Bank sees wealth in fastfood franchisingJuly 13th, 2011 by Andrew Moth | Categories: beverages, food, industry, restaurants, tourism, training
The fastfood and restaurant sectors of South Africa’s franchising industry are among those which offer the best wealth and job creation potential.
This is the view of Standard Bank which is developing an enterprise development and mentorship programme to support less experienced first-time players. However, it has also warned of potential problems investors may face – particularly in the food retailing franchise sector.
Previous experience in retail or in managing related ventures is a critical success factor for prospective entrepreneurs who want to crack it in the R100-billion-plus food retail franchising business, says Standard Bank’s head of franchising, Thabiso Ramasike.
Ramasike says although this business is lucrative and has a minimal failure rate, it is however a difficult environment that requires newcomers to have huge amounts of business management experience, patience, capital and a willingness to learn.
The food retail, fastfood and restaurant sectors are three of the five sectors that Standard Bank believes need financial, entrepreneurial and mentorship support in order to improve the success rate of franchisees and growth in employment opportunities.
Telecommunications and fuel are the other two sectors with strong franchising and job creation potential, and in which Standard Bank is closely involved.
Ramasike says entering the food retail sector is made more difficult by the fact that it is among the most expensive franchise sectors. He says a small retailer franchise sells for nothing less than R5-million, while category “A” super brands go for anything up to R45-million.
As a result, franchisors and banks usually insist on newcomers having prior experience or expect them to be prepared to go through “a very steep learning curve”. He says prospective players should always consider starting small, and then graduating into the big league over a period of time.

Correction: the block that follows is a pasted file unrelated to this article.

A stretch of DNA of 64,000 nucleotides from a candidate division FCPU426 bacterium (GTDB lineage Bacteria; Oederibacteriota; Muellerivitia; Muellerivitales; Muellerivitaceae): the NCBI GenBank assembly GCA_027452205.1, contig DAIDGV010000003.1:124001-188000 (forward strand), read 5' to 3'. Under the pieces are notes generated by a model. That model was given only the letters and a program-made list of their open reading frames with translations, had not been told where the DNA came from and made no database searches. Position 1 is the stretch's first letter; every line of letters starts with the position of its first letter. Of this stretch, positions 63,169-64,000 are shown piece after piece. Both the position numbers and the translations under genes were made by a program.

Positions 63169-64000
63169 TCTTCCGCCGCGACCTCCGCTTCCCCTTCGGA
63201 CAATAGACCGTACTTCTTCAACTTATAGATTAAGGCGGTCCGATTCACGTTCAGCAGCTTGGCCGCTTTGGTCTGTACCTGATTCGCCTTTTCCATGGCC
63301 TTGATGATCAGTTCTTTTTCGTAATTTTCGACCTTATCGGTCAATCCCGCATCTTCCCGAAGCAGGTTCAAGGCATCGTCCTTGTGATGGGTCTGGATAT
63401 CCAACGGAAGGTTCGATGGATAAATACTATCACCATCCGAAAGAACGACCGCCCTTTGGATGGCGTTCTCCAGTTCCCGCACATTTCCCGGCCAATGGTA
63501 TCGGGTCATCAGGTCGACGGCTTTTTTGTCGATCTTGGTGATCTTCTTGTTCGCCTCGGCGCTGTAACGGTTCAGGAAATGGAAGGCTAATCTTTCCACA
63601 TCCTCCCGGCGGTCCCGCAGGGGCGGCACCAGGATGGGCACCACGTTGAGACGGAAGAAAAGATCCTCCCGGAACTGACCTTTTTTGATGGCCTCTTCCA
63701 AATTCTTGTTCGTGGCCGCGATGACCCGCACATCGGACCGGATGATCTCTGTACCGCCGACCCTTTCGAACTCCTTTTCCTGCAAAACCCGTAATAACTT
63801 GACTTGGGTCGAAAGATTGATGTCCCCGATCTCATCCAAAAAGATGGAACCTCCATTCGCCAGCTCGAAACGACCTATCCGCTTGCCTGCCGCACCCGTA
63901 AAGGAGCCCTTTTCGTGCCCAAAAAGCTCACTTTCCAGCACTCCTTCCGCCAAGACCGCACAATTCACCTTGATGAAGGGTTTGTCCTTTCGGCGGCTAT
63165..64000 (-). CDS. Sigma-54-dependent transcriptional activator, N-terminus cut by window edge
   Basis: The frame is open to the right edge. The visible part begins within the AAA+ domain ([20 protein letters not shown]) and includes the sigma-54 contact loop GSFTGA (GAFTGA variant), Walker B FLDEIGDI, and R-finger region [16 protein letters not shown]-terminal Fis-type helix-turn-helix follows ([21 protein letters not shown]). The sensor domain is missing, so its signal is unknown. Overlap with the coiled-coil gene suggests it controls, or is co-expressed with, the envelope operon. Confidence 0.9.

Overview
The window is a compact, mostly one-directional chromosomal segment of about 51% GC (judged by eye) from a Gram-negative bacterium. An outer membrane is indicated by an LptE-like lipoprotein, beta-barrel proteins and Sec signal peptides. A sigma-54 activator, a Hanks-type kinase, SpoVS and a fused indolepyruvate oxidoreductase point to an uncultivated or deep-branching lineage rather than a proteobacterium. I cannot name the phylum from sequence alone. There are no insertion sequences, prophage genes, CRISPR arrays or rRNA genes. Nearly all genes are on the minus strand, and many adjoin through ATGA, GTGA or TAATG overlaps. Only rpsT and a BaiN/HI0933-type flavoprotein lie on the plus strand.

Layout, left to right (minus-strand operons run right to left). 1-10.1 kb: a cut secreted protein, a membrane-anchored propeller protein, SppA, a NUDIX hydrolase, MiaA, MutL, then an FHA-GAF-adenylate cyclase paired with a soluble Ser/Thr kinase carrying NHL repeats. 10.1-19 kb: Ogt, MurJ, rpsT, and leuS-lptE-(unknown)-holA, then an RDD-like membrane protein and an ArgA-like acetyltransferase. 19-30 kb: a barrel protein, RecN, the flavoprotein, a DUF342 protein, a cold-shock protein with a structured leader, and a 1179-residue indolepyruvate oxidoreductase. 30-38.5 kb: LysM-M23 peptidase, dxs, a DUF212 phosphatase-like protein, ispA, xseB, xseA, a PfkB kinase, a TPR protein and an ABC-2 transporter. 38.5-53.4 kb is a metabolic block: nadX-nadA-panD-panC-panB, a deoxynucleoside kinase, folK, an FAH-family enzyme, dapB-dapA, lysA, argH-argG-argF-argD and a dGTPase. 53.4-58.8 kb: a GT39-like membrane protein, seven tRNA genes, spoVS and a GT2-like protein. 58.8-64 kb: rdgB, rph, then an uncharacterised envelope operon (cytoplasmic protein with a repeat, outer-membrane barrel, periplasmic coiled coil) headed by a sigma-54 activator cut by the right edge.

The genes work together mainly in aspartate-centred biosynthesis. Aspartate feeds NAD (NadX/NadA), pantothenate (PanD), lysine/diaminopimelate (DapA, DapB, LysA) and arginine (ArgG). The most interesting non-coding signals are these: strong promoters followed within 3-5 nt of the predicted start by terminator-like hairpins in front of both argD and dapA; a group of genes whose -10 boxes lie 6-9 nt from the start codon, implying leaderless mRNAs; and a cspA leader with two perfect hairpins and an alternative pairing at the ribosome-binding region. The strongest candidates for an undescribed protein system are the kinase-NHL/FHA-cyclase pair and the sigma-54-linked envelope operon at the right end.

“Food retail is a very tough sector; margins are very low, ranging between 5% and 7%. It is a complex environment and it would be very helpful and a huge advantage if franchise owners have experience in the broader FMCG (fast moving consumer goods) sector. This is because food retailing has many moving parts, such as perishables and inventories. The typical retail outlet has easily more than 500 different products, and owners need to have some knowledge about sourcing, logistics, supply chain management and inventory management,” he says.
In addition to these factors, prospective entrepreneurs need to understand that there is intense competition in the industry. Ramasike says this competition is not just among the food retailers, but it also comes from retailers in other sectors like fastfoods.
He says Standard Bank has been developing an enterprise development and mentorship programme to support less experienced first-time players.
“Standard Bank’s view is that expansion will continue, especially in rural areas and many other townships. Another area that provides scope for further expansion for franchisors is the liquor business. According to reports, the highest number of new applicants for liquor licences comes from food retailers,” he says.
Simply Asia is one of South Afric’as fast-growing restaurant franchise brands. Pictured above is the store in the Verdi shopping centre which was featured in Hotel & Restaruant earlier this year and was the 21st in the chain to open.